Solar Energy Grows Up by John Fleetwood

When subsidies for renewable energy projects were removed, the government was accused of acting against their climate change commitments.  Yet in recent years, the cost of both wind and solar energy has fallen dramatically.

Solar Energy

Fall in costs of solar and wind energy since 2010. Source: BloombergNEF May 2019

Since 2010, the cost of solar energy in particular has fallen to the extent that it is now competitive without subsidies.  The evidence of this can be found in the Positive Pennine Portfolios, where holding, NextEnergy Solar, is developing its first subsidy free solar projects.

Instead of being reliant on government subsidies, these projects will derive all of their income from the market price of energy generated.  It’s interesting to note that NextEnergy believe that this is the most profitable way of developing their portfolio, although they are also extending the life of existing solar assets.

Over the five years since the fund was launched, the NextEnergy Solar Fund has achieved an annualised ordinary shareholder total return of 9.5% in line with or in excess of the target range of 7% – 9%  return for investors based on the launch price (Source: NextEnergy Solar Annual Report 31 March 2019).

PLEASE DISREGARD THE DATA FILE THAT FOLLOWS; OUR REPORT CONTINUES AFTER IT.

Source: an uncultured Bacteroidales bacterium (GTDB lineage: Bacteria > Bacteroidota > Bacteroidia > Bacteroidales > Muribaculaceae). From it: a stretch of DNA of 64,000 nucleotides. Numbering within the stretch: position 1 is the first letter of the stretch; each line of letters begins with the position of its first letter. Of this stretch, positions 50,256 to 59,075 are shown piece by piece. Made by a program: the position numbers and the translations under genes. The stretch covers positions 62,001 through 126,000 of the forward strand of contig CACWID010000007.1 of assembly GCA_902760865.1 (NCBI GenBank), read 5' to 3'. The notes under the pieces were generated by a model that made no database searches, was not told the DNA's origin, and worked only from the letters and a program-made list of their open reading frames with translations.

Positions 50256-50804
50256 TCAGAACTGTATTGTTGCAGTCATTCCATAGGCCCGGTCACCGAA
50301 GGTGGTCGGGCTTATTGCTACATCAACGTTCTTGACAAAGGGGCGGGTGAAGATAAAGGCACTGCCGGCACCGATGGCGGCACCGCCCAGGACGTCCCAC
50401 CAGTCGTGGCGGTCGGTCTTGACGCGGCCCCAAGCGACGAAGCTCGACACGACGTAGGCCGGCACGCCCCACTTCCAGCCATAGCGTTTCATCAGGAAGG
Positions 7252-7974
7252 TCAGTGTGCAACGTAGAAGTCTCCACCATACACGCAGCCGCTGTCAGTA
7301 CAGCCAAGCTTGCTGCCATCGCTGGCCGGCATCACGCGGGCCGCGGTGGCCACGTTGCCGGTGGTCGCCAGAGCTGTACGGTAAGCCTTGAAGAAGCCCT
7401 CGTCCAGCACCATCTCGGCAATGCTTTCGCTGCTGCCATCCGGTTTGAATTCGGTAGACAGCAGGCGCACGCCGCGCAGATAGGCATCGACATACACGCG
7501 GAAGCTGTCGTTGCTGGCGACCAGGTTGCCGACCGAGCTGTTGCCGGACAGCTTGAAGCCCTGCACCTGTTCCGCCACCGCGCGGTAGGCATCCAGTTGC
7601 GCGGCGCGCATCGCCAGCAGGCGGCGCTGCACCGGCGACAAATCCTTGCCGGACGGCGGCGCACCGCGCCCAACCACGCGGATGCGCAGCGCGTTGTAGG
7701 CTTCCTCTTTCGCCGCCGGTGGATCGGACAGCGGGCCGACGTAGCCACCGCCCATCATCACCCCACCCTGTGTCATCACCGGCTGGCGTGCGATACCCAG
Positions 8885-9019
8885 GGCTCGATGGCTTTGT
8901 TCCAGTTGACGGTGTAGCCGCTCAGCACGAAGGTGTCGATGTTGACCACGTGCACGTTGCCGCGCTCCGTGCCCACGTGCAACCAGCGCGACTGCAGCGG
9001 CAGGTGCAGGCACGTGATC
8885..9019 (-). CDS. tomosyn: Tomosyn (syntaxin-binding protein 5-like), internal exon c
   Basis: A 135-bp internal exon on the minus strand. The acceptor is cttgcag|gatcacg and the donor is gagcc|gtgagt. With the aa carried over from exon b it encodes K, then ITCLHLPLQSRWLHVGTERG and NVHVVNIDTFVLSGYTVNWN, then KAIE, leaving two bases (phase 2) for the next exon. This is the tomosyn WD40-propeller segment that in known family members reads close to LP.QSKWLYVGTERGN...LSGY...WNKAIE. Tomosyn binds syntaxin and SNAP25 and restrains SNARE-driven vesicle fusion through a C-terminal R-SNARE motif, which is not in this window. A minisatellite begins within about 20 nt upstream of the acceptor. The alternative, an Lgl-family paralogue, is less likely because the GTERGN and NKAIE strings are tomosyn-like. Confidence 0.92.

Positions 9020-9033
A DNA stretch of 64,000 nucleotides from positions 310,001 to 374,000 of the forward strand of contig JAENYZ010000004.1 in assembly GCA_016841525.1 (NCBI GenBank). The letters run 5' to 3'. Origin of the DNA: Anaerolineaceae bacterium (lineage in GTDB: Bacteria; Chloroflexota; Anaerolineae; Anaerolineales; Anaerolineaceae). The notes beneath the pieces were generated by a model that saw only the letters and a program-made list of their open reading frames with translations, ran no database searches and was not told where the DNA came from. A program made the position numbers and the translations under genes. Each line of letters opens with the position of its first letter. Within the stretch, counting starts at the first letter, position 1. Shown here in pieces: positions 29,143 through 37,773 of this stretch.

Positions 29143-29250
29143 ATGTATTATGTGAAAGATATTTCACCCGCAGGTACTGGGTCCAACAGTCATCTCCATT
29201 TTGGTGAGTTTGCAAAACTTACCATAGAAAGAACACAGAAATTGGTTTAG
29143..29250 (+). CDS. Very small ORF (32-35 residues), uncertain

Solar Energy

NextEnergy’s Hall Farm Solar Project

During the year, the fund’s portfolio produced 693 GWh (2018: 451 GWh) of clean energy. This is the equivalent of:

  • 184,000 UK homes powered for one year, the equivalent needed to power the cities of Northampton and Portsmouth combined
  • 195,600 tonnes of CO2 emissions avoided per annum

If investing in this manner is something that you think your clients would be interested in or you would like more information about the Positive Pennine range of Portfolios, please contact Sean Fisher who would be happy to provided all the information you will need.  To contact Sean you can either call him on 07583 241668 or e-mail 


These are the views of John Fleetwood and do not necessarily represent the views of Positive Pennine. Investors should remember that the value of investments, and the income from them, can go down as well as up. Investors may not recover what they invest. Past performance is no guarantee of future results. Any mention of specific security should not be interpreted as a solicitation to buy or sell specific security.